Mid-East Eye is an on-line news portal covering events in Middle East. It’s edited by David Hearst, the former chief foreign leader writer for the Guardian. Though Mid-East Eye has not until today been on our radar, since it is UK-based we thought we’d briefly highlight a recent example of antisemitism in an op-ed published at the site by a woman named Susan Abulhawa. (Abulhawa is a pro-Palestinian activist recently highlighted in a fawning Guardian profile.)
Here are highlights from the op-ed by Abulhawa titled ‘Brand Israel pretends the burning of a Palestinian baby is the act of extremists‘:
First, here’s the strapline:
Israel wants us to believe the burning of a Palestinian toddler was done by fringe elements but the reality is that targeting children is woven into the fabric of Israeli society.
Now, text from the op-ed:
Israeli settlers in Palestine used petrol to set fire to Palestinian homes in the village of Duma on Friday, burning to death 18-month Ali Dawabsheh and critically wounding and maiming four members of his family. Faced with growing international disquiet, Israeli military spokesperson said, “This attack against Palestinian civilians is a barbaric act of terrorism.” Such forceful repudiation of Israeli terrorism is unheard of, and consequently, some, including the Palestinian Authority, have hailed it as a breakthrough. However, as the overwhelming evidence shows, the military’s words are meant as damage control, for international public consumption. It’s “Brand Israel” pretending that the killing of a Palestinian child is the act of fringe “extremists,” when the reality is that targeting of Palestinian children is woven into the fabric of the Israeli military and settler movements.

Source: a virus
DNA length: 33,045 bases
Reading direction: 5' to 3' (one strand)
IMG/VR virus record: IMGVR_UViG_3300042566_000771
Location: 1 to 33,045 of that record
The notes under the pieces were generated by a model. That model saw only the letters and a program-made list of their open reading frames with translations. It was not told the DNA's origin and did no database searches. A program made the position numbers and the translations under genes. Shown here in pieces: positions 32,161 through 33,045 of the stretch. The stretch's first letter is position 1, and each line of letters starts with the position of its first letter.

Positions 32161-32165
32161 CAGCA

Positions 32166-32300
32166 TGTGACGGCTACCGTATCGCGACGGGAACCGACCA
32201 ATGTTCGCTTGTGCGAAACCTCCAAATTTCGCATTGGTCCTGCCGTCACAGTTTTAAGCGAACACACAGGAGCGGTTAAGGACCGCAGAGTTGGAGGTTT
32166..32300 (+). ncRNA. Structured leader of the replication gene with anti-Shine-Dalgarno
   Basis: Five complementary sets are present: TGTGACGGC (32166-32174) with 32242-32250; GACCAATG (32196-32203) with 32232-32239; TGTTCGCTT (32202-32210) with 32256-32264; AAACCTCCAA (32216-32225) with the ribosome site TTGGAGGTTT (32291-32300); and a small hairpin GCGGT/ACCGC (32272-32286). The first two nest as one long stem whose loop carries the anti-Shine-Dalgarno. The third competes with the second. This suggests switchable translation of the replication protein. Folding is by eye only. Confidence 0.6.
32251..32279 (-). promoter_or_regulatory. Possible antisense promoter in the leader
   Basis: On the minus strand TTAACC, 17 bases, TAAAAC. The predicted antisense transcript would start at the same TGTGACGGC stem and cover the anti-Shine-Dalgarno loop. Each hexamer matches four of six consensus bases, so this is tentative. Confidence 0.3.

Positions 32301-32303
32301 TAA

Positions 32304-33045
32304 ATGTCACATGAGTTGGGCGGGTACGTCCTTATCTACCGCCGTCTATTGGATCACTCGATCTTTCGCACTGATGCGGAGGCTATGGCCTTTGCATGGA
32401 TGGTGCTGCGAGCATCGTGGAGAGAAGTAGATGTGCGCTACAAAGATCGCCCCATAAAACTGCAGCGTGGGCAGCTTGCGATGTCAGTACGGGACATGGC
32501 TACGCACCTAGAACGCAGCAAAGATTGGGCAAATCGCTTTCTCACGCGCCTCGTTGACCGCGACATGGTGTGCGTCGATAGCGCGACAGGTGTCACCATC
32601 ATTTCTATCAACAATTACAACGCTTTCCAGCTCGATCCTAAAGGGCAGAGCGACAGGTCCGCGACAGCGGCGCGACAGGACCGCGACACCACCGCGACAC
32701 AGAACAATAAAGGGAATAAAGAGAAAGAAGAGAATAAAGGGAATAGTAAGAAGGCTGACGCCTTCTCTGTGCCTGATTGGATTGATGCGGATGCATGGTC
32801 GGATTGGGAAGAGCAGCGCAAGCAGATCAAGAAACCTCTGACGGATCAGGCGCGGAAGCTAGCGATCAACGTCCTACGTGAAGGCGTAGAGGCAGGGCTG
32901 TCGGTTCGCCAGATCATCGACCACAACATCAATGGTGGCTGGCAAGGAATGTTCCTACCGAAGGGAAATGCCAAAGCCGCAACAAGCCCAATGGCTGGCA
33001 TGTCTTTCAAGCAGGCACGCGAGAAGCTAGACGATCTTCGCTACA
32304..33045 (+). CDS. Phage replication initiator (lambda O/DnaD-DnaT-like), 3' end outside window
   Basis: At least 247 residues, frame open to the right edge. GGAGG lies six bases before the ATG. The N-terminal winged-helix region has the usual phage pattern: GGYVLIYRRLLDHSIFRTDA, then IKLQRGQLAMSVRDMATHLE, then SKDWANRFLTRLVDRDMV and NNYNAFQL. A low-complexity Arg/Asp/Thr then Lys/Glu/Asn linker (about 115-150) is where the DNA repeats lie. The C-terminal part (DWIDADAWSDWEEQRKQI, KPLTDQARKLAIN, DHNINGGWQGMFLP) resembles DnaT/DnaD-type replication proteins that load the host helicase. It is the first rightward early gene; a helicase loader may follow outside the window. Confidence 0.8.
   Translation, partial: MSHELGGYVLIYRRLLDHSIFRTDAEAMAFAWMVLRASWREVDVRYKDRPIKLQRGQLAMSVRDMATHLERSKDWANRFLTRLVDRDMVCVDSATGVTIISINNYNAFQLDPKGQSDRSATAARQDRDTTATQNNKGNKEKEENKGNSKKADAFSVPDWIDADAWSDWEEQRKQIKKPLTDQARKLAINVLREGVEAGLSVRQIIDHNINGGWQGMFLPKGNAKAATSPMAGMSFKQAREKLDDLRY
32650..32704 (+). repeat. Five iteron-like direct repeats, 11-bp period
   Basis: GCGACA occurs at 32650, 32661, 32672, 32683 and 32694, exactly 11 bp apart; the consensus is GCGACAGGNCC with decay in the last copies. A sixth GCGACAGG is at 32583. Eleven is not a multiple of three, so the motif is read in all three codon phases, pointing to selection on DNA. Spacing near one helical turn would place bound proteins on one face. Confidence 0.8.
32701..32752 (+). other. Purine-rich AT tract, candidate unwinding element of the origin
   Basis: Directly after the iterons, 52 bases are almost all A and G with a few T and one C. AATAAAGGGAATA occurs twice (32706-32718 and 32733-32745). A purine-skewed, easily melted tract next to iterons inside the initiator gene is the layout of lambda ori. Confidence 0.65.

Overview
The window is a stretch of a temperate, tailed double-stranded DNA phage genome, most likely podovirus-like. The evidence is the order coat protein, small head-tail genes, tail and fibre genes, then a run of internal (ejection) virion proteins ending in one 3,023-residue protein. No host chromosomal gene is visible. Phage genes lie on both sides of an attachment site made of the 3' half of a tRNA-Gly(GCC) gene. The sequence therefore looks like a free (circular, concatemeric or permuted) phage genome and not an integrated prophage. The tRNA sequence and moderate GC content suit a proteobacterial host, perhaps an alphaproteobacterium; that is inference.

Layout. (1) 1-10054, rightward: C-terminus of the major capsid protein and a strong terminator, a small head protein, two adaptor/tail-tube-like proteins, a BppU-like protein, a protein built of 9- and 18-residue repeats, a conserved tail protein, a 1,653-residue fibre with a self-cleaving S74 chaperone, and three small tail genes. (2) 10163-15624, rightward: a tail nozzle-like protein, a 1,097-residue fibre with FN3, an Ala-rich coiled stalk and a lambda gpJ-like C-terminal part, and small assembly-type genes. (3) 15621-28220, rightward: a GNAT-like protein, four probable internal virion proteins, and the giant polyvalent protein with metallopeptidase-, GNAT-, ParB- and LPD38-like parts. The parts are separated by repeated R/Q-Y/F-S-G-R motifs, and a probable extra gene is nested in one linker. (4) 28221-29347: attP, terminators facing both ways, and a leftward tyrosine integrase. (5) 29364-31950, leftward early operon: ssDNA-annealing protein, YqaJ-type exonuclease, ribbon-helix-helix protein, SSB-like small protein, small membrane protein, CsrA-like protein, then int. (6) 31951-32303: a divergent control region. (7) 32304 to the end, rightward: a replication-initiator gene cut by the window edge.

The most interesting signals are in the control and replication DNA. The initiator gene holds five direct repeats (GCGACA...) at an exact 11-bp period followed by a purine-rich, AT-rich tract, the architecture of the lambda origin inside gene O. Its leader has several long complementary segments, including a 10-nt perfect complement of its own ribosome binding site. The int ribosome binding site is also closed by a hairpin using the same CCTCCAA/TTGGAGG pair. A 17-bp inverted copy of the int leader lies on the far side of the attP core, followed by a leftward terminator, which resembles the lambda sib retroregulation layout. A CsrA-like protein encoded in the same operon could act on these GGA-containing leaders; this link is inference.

Israel is a nation that has on its state payroll rabbis who provide religious authority sanctioning the killing of gentiles, including infants. Its justice minister has called for the genocide of Palestinians, including babies, whom she referred to as “little snakes.” The Deputy Speaker of its parliament laid out a multi-phase extermination plan for Gaza. These ethos are not on the fringes of society. They represent a supremacist majority culture of impunity that sees Palestinian life not only as lacking value, but as a menace.
The burning to death of baby Ali should come as no surprise, nor is it without well-documented precedent. It’s just that Israel is trying a new public relations tactic this time.
To those even vaguely familiar with the history of antisemitism and its modern manifestations, the mendacity of the op-ed – which advances a narrative characterized by the late historian Robert S. Wistrich as “a kind of modern secular blood libel” – really speaks for itself. It’s one thing for antisemitic terror movements to claim that citizens of the Jewish state intentionally murder Palestinian babies, but it rises to an entirely different level when such racist tropes are legitimized by putatively serious news sites.
One final note. In the Guardian profile of Abulhawa last June, she briefly addressed the topic of antisemitism.
“Those children are living like this because of brutal military occupation. Our work is just a plaster. Part of our mission is to put eyes on what is happening to Palestinian children. Unfortunately, though, criticising Israel has been conflated with antisemitism.”
Though this clearly wasn’t her intention, Abulhawa actually did us a favor in her Mid-East Eye op-ed by providing such a clear example of the ways in which antisemitism is disguised as mere criticism of Israel.